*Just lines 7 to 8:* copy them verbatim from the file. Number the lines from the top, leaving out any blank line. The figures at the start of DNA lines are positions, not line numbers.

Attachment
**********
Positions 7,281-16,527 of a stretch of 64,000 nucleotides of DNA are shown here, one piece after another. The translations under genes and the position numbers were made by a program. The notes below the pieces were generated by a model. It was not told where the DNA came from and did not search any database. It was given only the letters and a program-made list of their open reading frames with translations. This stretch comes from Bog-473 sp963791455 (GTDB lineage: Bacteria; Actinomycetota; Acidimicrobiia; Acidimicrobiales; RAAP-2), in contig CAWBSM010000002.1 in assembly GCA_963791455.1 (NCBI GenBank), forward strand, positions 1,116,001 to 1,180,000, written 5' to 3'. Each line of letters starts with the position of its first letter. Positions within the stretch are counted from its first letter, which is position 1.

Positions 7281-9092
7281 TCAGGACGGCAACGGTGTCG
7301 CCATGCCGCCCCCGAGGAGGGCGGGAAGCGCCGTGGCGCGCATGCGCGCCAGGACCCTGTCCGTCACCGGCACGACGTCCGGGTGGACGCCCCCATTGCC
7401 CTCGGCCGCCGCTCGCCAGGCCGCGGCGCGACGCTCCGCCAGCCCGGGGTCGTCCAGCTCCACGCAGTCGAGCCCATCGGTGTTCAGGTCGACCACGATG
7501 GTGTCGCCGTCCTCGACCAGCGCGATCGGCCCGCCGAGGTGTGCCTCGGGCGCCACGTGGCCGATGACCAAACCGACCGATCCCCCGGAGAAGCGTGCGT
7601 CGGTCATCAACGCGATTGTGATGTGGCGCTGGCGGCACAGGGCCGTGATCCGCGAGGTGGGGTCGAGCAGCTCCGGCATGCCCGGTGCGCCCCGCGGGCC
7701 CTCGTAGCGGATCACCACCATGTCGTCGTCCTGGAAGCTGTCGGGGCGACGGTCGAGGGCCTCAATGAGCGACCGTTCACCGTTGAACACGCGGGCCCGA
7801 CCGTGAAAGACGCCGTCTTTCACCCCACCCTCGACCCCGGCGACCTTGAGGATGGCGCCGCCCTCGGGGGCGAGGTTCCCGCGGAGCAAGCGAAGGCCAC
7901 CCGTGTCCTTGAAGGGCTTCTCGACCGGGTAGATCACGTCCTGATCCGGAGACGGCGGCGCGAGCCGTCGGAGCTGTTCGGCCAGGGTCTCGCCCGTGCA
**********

7601 CGGTCATCAACGCGATTGTGATGTGGCGCTGGCGGCACAGGGCCGTGATCCGCGAGGTGGGGTCGAGCAGCTCCGGCATGCCCGGTGCGCCCCGCGGGCC
7701 CTCGTAGCGGATCACCACCATGTCGTCGTCCTGGAAGCTGTCGGGGCGACGGTCGAGGGCCTCAATGAGCGACCGTTCACCGTTGAACACGCGGGCCCGA